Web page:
Moving towards the final few elements of the Green Bay Packers defensive unit, the area of cornerbacks is under the microscope this week. Consistently plagued by injuries to their entire rotation, 2019 is a big-time year for certain players who are looking to make big impressions on defensive coordinator Mike Pettine.

The depth chart looks to be a bit muddied still, yet one element is quite obvious: Jaire Alexander is the real deal, and is listed at the top of the depth chart for a reason. The second-year pro out of Louisville is looking to capitalize upon a very successful rookie campaign that saw him prove to Packer faithful why Brian Gutekunst took him in his first draft as the team’s general manager.

Can a healthy Kevin King provide enough in the corner rotation?

Heralded coming out of school as a top-notch cornerback, Kevin King’s professional career has been a very tough one for the University of Washington Huskie product. Fighting through constant injuries that have robbed him of any consistent playing time, King looks to be fighting for snaps this season with a much better grouping of corners.

When healthy, King ranks in the top five corners on the roster, which truly is not saying a ton about his potential. Labeling King as a bust is a bit too early in his career at this point, but with the trend of his career looking to be abysmal, that description is unfortunately not far off.

King is the tallest corner on the team, as the 6-foot, 3-inch player has the physical tools to be a shutdown outside corner; however, his physical traits are also the ones that are holding him back, and going into his third season on the team, the third-year pro is looking to play more than the six games he was healthy enough to suit up for in 2018.

As the corner rankings are right now, King would most likely become a sub-package guy, sliding in during any dime package plays. Not high enough on the depth chart to become the nickel guy quite yet, King can provide solid playing time for this team, if the injuries decide to subside.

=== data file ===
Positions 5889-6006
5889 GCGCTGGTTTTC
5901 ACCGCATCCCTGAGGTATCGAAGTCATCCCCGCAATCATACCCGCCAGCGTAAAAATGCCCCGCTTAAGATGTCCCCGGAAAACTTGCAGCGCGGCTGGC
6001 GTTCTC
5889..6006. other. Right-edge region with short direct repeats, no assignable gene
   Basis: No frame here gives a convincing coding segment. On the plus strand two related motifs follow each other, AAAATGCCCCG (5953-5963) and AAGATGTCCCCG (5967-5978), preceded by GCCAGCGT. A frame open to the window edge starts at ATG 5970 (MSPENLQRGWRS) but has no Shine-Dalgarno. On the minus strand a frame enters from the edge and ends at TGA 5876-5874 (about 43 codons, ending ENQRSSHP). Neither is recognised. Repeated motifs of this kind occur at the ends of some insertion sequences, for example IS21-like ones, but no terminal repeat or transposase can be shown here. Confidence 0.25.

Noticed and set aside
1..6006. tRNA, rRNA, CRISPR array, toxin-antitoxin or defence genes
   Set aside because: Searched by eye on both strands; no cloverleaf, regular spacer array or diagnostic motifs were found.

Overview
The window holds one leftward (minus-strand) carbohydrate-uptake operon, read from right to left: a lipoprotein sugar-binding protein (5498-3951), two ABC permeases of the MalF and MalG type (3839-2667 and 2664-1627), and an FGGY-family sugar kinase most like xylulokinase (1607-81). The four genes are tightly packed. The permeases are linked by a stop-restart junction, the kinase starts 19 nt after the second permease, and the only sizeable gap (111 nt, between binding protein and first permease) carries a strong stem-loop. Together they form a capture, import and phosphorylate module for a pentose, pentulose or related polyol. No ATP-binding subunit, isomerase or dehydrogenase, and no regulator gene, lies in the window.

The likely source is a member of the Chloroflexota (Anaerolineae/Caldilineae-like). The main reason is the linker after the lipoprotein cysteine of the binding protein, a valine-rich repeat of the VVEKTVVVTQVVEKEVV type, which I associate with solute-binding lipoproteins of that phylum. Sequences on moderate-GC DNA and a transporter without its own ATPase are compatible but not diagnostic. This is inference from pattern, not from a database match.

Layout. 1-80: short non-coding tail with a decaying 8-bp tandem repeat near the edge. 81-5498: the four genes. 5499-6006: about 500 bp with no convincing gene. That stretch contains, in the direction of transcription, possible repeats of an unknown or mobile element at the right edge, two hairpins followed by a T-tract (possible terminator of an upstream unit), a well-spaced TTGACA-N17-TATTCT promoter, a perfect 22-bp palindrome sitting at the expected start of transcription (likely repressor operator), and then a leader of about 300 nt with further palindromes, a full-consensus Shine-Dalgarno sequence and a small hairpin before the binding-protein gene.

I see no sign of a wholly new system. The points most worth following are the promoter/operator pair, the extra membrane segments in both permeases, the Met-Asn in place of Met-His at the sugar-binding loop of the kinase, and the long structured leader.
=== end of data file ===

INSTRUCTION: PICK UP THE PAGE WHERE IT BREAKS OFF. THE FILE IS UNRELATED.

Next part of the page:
Which youngsters can be counted on for big roles in 2019?

Besides Tramon Williams, the cornerbacks are all relatively young, having played three or fewer seasons in the NFL. With this youth also comes a lack of experience and room for growth, which is something that the Packers can expect, while hoping that the learning curve speeds up as the season progresses.

With injuries making this unit quite thin at points last season, Tony Brown stepped up big in certain moments and gave the team quality snaps at corner even if his style of play garnered attention for some of the wrong reasons. The Alabama product came into camp as a more polished player and looks to be ready for an uptick in snaps and responsibilities this season.

Rookie Ka’dar Hollman out of Toledo has an interception so far in the preseason and has looked like a solid late-round addition for Green Bay, so his play and his stature (6’0) makes him an intriguing back-end depth chart guy for Pettine. 

Having an outside chance to make the roster, Colorado rookie Kabion Ento has shown some promise in camp and preseason action, but he is a bit raw – a practice squad contract may be in his future.

Realistic growth for Jaire Alexander: Pro Bowl or All-Pro?

The 22-year-old Louisville Cardinal missed three games last season, but in the 13 that he did play in, he was it special. 61 tackles, one-half sack, and one interception, Alexander was routinely given the role of shadowing the opponent’s best wide receiver, matching up against Adam Thielen, Julio Jones, and Brandin Cooks, among others.

Showing his physical style of play early on in his rookie season, Alexander is destined for great things as a cheesehead – but how great? What kind of ceiling can be expected as Alexander goes into his sophomore season?

With the type of talent that the NFC boasts in the defensive backfield, garnering any type of award accolade is a huge deal, especially for someone like Alexander who is so young in his career. While a Pro Bowl bid would be a fitting result for his second season, with the hope that he will turn it down because we are still playing, being named an All-Pro as a cornerback is possible too.

Building off of his 2018 season, Alexander will need to remain healthy throughout the entirety of the season, make more big-time plays that show up on the stat sheet, like pass breakups and interceptions, and rack up those tackles. Following the opponent’s no. 1 receiver around the field is one thing, but being able to shut him down on a consistent basis is another – something that Alexander showed a bit last season but needs to get over that youthful cusp to fully show the world who he is.

Oozing with potential and skills that were put on full display in 2018, Alexander is this team’s leader, and the second-year pro needs to show that even more if he wants to build a new mantle for all of the awards that will have his name on them. 


Mike Johrendt has been an avid fan of the Packers ever since he can remember. He is now a writer at PackersTalk and you can follow him on Twitter at @MJohrendt23